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Will: Judges should throw the flag more often

Disabusing the Republican Party of a cherished dogma, thereby requiring it to forgo a favorite rhetorical trope, will not win Clark M. Neily III the gratitude of conservatives who relish denouncing “judicial activism.” He, however, and his colleagues at the libertarian Institute for Justice believe America would be more just if judges were less deferential to legislatures.

In “Terms of Engagement: How Our Courts Should Enforce the Constitution's Promise of Limited Government,” Neily says America is not “a fundamentally majoritarian nation in which the ability to impose one's will on others through law is a sacred right that courts should take great pains not to impede.” America's defining value is not majority rule but individual liberty.

Many judges, however, practicing what conservatives have unwisely celebrated as “judicial restraint,” have subordinated liberty to majority rule. Today, a perverse conservative populism panders to two dubious notions — that majorities should enjoy a largely untrammeled right to make rules for everyone, and that most things legislatures do reflect the will of a majority.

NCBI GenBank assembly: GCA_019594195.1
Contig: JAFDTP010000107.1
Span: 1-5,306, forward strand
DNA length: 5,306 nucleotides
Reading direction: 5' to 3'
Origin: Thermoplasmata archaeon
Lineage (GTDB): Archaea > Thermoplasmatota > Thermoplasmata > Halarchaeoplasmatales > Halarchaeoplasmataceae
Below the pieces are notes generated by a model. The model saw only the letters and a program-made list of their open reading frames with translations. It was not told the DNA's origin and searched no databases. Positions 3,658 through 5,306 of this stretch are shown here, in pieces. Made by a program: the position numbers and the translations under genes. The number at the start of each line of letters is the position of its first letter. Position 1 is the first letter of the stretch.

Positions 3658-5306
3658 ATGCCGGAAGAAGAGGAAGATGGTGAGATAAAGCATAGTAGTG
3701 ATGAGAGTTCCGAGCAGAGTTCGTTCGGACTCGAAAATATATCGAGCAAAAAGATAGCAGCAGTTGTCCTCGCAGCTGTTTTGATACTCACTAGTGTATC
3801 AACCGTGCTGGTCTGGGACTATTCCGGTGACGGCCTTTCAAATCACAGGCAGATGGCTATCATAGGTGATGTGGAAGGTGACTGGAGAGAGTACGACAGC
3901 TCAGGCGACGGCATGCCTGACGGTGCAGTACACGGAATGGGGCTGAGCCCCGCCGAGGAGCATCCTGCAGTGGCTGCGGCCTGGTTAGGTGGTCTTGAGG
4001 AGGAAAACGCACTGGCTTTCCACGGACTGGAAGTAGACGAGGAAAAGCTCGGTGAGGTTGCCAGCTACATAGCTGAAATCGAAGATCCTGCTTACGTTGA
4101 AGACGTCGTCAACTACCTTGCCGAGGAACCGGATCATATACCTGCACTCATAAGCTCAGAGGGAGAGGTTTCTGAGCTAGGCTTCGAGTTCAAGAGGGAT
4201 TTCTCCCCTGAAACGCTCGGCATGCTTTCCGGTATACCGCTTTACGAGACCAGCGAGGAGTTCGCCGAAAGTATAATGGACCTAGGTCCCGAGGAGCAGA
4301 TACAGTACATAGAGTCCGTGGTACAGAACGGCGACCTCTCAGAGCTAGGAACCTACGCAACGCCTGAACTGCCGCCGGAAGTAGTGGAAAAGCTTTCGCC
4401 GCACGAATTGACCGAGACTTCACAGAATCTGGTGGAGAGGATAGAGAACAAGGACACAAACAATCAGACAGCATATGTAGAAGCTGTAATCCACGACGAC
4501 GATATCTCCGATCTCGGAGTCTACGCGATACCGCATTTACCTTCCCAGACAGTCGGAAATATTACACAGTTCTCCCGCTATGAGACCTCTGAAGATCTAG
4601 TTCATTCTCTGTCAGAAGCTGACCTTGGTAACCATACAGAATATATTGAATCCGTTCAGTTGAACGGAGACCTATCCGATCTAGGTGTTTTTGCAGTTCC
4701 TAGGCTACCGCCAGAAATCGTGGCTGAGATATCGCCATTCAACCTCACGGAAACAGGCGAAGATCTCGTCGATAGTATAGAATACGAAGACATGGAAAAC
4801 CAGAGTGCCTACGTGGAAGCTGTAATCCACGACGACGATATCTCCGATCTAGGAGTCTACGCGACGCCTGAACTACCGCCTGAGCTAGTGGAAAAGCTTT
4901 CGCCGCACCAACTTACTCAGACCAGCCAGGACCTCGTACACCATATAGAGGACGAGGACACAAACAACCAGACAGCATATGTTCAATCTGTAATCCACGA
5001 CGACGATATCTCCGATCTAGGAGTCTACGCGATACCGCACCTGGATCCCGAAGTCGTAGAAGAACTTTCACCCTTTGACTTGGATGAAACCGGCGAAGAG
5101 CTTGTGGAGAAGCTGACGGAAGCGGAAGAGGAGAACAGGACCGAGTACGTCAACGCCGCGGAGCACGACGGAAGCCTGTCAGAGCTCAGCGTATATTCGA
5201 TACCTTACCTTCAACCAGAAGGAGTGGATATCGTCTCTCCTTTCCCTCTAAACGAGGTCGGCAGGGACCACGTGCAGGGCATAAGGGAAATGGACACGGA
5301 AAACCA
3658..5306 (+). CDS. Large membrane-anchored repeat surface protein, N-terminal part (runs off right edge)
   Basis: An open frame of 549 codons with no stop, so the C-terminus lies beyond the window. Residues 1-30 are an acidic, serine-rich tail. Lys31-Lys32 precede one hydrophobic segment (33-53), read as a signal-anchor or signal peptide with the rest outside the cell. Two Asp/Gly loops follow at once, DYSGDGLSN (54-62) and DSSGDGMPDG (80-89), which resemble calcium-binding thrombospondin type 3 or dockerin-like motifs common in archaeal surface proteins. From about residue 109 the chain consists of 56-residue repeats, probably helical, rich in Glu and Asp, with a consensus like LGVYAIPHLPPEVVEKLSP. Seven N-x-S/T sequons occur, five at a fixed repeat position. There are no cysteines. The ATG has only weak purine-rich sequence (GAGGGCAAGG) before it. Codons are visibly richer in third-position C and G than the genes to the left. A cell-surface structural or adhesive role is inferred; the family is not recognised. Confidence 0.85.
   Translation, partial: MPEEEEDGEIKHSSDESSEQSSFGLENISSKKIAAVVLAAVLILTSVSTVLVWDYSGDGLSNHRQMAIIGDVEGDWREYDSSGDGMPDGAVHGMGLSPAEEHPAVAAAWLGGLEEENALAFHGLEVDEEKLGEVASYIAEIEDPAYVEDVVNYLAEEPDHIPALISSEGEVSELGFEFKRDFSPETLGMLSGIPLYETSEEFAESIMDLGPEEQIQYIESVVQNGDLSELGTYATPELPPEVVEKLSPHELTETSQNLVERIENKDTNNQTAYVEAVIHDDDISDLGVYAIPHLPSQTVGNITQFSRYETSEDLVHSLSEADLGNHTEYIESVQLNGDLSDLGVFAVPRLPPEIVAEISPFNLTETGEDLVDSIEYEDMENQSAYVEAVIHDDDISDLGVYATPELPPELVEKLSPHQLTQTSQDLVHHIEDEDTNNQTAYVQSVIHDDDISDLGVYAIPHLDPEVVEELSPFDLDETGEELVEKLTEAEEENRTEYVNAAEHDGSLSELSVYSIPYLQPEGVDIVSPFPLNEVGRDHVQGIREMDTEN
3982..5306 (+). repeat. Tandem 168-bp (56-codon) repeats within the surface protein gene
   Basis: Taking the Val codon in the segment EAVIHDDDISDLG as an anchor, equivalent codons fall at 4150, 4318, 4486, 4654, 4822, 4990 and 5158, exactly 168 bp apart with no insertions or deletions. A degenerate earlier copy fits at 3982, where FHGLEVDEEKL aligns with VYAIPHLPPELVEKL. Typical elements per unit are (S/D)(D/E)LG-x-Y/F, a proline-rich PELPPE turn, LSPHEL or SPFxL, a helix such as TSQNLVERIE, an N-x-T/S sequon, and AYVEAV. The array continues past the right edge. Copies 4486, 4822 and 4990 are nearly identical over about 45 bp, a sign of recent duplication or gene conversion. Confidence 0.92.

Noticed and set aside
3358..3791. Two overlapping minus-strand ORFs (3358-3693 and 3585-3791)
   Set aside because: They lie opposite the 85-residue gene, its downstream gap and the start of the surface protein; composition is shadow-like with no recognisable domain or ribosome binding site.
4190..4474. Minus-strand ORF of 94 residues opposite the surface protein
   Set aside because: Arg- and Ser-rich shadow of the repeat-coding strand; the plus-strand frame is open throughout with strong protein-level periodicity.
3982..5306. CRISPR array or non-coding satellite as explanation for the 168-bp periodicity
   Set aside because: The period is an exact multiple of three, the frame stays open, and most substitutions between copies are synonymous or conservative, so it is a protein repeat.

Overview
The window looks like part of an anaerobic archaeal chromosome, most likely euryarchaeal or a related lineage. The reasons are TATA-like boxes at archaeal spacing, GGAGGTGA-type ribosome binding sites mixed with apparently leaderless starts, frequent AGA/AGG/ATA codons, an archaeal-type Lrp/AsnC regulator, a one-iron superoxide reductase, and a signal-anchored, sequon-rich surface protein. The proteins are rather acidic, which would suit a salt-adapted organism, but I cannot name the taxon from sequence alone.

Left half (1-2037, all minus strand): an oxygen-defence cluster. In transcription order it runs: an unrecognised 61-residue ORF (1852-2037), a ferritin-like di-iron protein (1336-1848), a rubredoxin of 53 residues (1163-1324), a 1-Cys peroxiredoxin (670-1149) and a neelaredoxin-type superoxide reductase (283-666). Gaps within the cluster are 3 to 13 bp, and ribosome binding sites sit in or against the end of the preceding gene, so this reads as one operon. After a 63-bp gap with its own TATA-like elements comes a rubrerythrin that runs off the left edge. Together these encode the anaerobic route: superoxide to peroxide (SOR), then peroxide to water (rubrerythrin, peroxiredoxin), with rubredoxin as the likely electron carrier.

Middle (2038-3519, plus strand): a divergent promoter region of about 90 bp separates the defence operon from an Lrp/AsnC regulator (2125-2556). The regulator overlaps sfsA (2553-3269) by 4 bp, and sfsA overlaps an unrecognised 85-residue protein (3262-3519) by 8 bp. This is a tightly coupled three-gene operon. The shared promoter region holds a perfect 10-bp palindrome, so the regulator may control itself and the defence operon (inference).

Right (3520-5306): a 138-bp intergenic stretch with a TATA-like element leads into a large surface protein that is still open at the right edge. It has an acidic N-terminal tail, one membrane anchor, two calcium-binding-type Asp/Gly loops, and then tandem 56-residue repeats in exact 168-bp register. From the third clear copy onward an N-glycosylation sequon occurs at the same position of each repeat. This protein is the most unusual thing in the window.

Conservatives' advocacy of judicial restraint serves liberalism by leaving government's growth unrestrained. This leaves people such as Sandy Meadows at the mercy of government acting as protector of the strong.

She was a Baton Rouge widow with little education and no resources but was skillful at creating flower arrangements, which a grocery store hired her to do. Then Louisiana's Horticulture Commission pounced.

It threatened to close the store as punishment for hiring an unlicensed flower arranger. Meadows failed to get a license, which required a written test and the making of four flower arrangements in four hours, arrangements judged by licensed florists functioning as gatekeepers to their own profession, restricting the entry of competitors. Meadows, denied re-entry into the profession from which the government had expelled her, died in poverty, but Louisianans were protected by their government from the menace of unlicensed flower arrangers.

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